Following the release of Illustrated Guide to Python 3, my friend Michael Kennedy approached me about creating a course for Talk Python. (In his concerted effort to wean people off of legacy Python) He wanted a course with all the new features of Python 3. We planned it out, and I initially thought it would be a short course, on the order of an hour. It turned out there were a few more features in Python 3 than that.
The final course Python 3, An Illustrated Tour, came out with just over five hours of content. Much of this content has very little prior material covering it (books, videos, or even training courses). It includes the usual suspects: the print function, Unicode, and long unification. It dives in pretty deep into asyncio, annotations, annotation tooling, and pipenv. I even went and purchased a Windows machine to ensure that the environment section worked on Windows.
(As someone who was exclusive to Linux from 1999-2014, this may seem abrupt. Or maybe not. I've dealt with Windows quite a bit in my corporate training (and assorted family tech services). I purchased a Surface book and recorded most of the videos on it using to pen to annotate and add drawings. Happy to report that Python runs quite happily on said machine.)
There have been some questions about how this course is different from my book Illustrated Guide. I think the course description does a pretty good job, but I will elaborate a bit here. The book is meant to introduce Python. As Python 3 is the modern version of Python, that is what it covers. The book will provide an excellent foundation for someone who is technical and wishes to learn Python. This course has a different audience. It targets someone who has been using Python (either legacy Python or Python 3) but is programming it in the common subset of those versions. Python 3 has some cool new features that are not commonly used (or known).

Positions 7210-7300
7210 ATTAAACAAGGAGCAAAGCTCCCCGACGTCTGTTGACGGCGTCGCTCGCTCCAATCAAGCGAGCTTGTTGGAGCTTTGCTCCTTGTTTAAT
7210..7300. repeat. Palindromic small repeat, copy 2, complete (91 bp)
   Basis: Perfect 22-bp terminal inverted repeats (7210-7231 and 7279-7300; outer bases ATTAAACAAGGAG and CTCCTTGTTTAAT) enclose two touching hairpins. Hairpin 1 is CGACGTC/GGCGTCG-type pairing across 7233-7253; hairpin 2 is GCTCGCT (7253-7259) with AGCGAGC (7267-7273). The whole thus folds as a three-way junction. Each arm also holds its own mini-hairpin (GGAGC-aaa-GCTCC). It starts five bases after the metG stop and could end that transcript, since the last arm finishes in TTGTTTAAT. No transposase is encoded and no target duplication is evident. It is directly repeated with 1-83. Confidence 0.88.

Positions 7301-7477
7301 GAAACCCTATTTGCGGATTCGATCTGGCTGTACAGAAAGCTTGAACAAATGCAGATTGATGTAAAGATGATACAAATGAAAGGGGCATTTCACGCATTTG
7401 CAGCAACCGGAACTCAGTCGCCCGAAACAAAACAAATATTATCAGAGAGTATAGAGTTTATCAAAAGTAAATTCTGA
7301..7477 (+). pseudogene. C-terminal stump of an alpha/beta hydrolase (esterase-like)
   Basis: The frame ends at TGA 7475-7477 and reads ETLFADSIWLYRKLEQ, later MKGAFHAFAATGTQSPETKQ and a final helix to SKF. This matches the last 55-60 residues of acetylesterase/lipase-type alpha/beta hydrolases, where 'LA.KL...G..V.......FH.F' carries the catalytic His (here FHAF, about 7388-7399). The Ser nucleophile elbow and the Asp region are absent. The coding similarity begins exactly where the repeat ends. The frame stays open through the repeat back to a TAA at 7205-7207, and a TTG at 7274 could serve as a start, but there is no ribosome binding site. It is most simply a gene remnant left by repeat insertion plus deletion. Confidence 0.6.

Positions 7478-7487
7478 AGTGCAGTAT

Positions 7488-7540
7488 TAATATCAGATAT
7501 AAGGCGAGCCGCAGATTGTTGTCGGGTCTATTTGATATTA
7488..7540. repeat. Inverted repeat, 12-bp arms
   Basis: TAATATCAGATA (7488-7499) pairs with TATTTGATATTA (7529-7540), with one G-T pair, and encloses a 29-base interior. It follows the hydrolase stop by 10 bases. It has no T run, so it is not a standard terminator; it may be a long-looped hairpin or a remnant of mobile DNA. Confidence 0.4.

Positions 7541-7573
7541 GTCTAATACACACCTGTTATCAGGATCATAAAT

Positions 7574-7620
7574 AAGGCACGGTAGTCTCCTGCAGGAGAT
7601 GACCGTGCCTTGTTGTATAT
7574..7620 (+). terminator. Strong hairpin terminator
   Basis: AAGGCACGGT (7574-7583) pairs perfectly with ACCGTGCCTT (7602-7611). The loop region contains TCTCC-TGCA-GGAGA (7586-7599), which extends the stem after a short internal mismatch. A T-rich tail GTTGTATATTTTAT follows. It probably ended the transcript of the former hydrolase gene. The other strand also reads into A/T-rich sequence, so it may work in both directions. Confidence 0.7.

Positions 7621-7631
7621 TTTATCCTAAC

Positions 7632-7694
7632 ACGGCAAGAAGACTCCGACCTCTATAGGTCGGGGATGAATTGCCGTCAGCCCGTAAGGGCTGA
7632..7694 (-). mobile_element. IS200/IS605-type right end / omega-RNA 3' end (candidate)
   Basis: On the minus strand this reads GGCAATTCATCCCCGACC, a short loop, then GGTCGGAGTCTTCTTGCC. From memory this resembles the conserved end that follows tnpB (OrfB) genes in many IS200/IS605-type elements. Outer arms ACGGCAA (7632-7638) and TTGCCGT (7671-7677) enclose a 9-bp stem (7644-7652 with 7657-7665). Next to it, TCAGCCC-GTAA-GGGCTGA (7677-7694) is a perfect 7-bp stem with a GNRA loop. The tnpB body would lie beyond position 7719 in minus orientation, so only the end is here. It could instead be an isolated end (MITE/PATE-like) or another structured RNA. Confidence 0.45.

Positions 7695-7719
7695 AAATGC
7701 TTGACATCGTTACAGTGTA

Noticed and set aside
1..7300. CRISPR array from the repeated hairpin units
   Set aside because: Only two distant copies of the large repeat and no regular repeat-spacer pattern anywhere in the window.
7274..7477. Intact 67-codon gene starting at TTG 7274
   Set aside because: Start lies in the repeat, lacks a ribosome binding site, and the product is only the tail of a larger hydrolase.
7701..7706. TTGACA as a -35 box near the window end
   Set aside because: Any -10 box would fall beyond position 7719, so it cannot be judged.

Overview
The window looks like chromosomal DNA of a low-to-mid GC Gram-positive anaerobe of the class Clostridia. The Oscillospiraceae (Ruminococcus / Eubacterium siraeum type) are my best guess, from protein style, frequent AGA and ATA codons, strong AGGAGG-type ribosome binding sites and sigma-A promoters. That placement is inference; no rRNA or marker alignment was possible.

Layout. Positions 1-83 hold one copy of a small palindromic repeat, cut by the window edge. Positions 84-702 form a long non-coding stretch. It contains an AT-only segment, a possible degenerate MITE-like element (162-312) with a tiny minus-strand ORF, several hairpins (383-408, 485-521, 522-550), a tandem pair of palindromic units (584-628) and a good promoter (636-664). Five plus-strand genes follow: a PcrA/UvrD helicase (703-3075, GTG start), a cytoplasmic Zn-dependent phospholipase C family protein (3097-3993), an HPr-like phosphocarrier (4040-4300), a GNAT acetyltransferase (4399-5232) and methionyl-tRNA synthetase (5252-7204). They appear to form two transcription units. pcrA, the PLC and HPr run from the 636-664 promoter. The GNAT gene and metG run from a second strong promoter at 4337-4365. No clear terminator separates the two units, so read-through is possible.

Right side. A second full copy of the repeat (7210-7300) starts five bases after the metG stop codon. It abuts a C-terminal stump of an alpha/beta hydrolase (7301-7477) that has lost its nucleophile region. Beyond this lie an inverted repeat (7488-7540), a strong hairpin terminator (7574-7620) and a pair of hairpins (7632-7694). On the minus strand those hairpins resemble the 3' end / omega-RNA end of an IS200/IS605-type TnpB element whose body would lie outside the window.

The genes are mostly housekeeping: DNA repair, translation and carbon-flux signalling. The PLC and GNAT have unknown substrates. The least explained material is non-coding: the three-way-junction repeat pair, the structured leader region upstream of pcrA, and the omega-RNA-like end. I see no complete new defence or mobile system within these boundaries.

The course covers the new unpacking syntax (both generalized unpacked and extended unpacking), dives into keyword-only arguments, teaches how to use pipenv (on Windows as well as Unix platforms), covers asyncio (including generators, context managers, and iterators), and presents annotations and the tools used to take advantage of annotations. Also, it offers some of the new packages in the standard library, enum and pathlib.
In addition, there are hands-on labs to help solidify your newfound knowledge. These labs are self-correcting, enabling you to try things out until they successfully run. Each of these labs has a walk-through as well, so you can see how your solution compares to mine.
As a bonus, if you buy the course in the next week, you will get the book as well! Head on over to the course page and check out the contents!